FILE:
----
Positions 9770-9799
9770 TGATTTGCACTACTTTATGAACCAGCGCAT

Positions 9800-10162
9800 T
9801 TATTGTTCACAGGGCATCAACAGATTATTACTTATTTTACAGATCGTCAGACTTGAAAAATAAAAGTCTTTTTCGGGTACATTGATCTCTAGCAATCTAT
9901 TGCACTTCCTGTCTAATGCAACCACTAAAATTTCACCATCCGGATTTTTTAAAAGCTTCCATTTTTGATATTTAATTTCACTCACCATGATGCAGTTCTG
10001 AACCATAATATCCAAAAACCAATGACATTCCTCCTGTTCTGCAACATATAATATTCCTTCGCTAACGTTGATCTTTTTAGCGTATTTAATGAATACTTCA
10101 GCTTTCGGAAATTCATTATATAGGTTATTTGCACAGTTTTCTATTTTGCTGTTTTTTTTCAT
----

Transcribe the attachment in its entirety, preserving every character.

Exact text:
Positions 9770-9799
9770 TGATTTGCACTACTTTATGAACCAGCGCAT

Positions 9800-10162
9800 T
9801 TATTGTTCACAGGGCATCAACAGATTATTACTTATTTTACAGATCGTCAGACTTGAAAAATAAAAGTCTTTTTCGGGTACATTGATCTCTAGCAATCTAT
9901 TGCACTTCCTGTCTAATGCAACCACTAAAATTTCACCATCCGGATTTTTTAAAAGCTTCCATTTTTGATATTTAATTTCACTCACCATGATGCAGTTCTG
10001 AACCATAATATCCAAAAACCAATGACATTCCTCCTGTTCTGCAACATATAATATTCCTTCGCTAACGTTGATCTTTTTAGCGTATTTAATGAATACTTCA
10101 GCTTTCGGAAATTCATTATATAGGTTATTTGCACAGTTTTCTATTTTGCTGTTTTTTTTCAT